The difference between Cycling and Riding

Today I rode just over forty miles in a rectangular route straight north to the western reaches of South Elgin, cut over to the east side of the Fox River to catch the bike trail, and headed all the way south to North Aurora before wending my way back home.

I was doing what I call riding, not cycling.

To me, cycling is the more serious side of biking on the roads. When I’m cycling, it’s usually with another person or a group of people pedaling at a consistently fast pace, usually between 17-20 mph. When my wife and I head out on tri-bikes and finish 56 miles in under three hours, I consider that “cycling.

By contrast, when I’m riding, the pace is not quite as important as other aspects of the journey, such as taking new routes or accepting the limits of riding a bike on public bike trails. It’s not safe or possible to hammer in some situations, and avoiding traffic just feels right some days.

Today’s “ride” was satisfying because I averaged 15.5 mph on a route that included some solid climbing in the Fox Valley. The bike trail crosses the Fox river at the number 5 on the map shown and then goes up a long incline about a half mile long. There’s a slightly steeper section in the middle of the climb, but the grade as a whole is not much more than three or four degrees in gradient. It’s always fun to test yourself there.

To add some more climbs, I spun down a steeper street and looped around the neighborhood next to the river. Those climbs felt good in my legs too. I didn’t hurry. Just spun and rolled uphill. That’s plain old riding. I’ve always loved that.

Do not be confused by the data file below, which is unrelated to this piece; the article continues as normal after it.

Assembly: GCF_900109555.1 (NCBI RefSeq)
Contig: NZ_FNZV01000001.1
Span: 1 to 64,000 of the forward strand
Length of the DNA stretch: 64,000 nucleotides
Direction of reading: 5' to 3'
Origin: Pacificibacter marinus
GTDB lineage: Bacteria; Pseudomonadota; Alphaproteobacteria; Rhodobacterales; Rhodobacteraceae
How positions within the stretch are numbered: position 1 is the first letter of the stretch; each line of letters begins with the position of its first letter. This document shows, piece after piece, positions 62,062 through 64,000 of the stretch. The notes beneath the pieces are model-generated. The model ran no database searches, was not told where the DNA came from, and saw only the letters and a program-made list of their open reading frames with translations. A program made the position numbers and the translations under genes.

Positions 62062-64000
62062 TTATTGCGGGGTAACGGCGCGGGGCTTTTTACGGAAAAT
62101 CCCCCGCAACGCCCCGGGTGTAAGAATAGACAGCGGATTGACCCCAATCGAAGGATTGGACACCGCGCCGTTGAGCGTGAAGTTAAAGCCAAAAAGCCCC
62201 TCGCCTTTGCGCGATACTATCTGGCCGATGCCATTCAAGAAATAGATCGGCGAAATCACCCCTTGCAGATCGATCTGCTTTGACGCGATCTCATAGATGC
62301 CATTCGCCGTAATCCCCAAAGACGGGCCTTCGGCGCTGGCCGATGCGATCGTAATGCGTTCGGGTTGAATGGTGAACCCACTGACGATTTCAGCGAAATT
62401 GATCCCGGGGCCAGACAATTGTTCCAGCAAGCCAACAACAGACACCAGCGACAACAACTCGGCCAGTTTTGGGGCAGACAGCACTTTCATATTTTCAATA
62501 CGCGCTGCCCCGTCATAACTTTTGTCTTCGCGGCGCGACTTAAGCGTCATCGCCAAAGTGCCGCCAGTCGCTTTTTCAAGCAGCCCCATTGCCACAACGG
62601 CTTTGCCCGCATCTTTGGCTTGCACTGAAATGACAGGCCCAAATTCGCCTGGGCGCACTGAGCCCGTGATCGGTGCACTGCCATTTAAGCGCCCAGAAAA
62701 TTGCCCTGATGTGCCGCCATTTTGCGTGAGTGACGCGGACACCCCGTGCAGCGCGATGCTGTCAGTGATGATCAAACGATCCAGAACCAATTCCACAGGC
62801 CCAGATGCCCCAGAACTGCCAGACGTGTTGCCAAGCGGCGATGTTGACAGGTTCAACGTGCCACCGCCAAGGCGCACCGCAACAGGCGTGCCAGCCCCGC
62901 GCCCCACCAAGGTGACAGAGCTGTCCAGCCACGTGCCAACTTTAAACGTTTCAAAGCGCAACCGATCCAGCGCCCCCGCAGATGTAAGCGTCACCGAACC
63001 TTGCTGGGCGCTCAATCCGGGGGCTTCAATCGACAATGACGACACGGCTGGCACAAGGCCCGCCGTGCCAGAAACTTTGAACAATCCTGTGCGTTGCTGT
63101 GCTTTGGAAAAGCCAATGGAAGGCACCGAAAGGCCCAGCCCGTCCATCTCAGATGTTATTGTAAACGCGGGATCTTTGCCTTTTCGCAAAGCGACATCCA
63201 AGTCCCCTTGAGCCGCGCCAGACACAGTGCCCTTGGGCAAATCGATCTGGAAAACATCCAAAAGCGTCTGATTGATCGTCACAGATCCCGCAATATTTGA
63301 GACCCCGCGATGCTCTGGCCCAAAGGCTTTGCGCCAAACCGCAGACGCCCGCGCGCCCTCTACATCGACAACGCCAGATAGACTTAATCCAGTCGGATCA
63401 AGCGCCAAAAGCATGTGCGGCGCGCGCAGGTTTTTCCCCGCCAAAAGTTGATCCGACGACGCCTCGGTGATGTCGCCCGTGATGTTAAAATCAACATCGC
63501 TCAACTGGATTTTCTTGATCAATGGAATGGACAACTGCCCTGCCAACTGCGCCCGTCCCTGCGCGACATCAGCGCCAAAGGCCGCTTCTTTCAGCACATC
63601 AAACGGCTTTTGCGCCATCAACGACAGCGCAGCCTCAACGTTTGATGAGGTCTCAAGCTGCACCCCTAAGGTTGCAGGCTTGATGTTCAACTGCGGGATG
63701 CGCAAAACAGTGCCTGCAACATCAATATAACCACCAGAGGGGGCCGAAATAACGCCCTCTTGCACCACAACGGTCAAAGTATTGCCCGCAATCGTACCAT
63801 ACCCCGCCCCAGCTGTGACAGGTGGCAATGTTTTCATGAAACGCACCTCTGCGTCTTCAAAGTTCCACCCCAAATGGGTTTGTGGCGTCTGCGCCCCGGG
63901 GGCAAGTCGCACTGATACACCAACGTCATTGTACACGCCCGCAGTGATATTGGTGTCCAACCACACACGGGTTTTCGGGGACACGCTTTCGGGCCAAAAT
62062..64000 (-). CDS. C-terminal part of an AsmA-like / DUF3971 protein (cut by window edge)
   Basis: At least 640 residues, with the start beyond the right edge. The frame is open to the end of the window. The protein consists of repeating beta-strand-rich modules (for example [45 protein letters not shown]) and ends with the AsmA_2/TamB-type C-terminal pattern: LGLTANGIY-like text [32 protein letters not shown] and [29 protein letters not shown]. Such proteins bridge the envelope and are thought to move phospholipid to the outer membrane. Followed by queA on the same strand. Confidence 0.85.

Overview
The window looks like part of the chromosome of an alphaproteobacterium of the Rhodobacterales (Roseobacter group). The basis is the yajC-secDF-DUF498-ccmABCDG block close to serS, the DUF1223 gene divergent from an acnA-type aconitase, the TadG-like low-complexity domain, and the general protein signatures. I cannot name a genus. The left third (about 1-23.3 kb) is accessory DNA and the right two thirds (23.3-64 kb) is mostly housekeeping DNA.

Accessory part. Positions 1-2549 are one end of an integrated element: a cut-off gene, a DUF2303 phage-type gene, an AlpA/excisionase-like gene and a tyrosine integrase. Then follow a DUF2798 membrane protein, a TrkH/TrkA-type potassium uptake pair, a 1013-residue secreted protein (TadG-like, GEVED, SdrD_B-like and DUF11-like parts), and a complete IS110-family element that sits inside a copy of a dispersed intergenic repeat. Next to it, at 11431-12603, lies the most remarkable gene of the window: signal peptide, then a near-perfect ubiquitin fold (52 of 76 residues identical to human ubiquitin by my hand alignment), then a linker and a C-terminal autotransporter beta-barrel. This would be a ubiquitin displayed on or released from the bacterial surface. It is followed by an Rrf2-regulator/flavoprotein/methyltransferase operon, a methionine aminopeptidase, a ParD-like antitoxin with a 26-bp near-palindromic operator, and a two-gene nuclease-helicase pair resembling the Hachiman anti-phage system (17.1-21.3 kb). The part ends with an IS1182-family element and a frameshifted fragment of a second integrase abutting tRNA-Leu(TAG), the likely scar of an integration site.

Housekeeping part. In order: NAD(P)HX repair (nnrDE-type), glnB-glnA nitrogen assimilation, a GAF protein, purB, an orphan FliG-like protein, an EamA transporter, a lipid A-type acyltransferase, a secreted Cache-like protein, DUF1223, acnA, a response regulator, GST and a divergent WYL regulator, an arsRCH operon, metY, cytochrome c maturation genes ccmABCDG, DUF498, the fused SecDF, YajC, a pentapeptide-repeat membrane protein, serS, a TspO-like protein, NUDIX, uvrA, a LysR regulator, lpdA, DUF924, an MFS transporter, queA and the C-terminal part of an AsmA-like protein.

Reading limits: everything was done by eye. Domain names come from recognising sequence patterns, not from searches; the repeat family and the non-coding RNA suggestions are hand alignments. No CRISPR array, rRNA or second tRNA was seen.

Climbing drops your overall average pace, but that’s the point of a ride. Enjoy the process. My top speed on the ride today was 34 mph. I still like going fast downhill and climbing back up while letting the legs do the talking.

Cycling and riding are both good ways to spend time in the saddle. Perhaps it’s only my goofy brain that distinguishes between the two. Yet I find it helpful to get into a mindset of one kind or another. I do the same thing with running in many respects. That’s a topic for another day.

My goal is to do both some cycling and riding this weekend. I plainly need to do more of each. I’ve had no “double ride” weekends this year at all. In other years I never missed a weekend double if I could.

For inspiration, the Tour de France kicks off tomorrow. That usually gets the brain juices flowing and the cycling/riding legs going.

This weekend I’ll write about what I’d like to see happen in the Tour and what I think will actually take place. I’ve heard predictions about who will be on the podium and what teams will dominate. It promises to be an interesting Tour, that’s for sure.

Can I ride all 21 days while the Tour is going on? We’ll see. Sounds like a nice challenge.

About Christopher Cudworth

Christopher Cudworth is a content producer, writer and blogger with more than 25 years’ experience in B2B and B2C marketing, journalism, public relations and social media. Connect with Christopher on Twitter: @genesisfix07 and blogs at, and Online portfolio:
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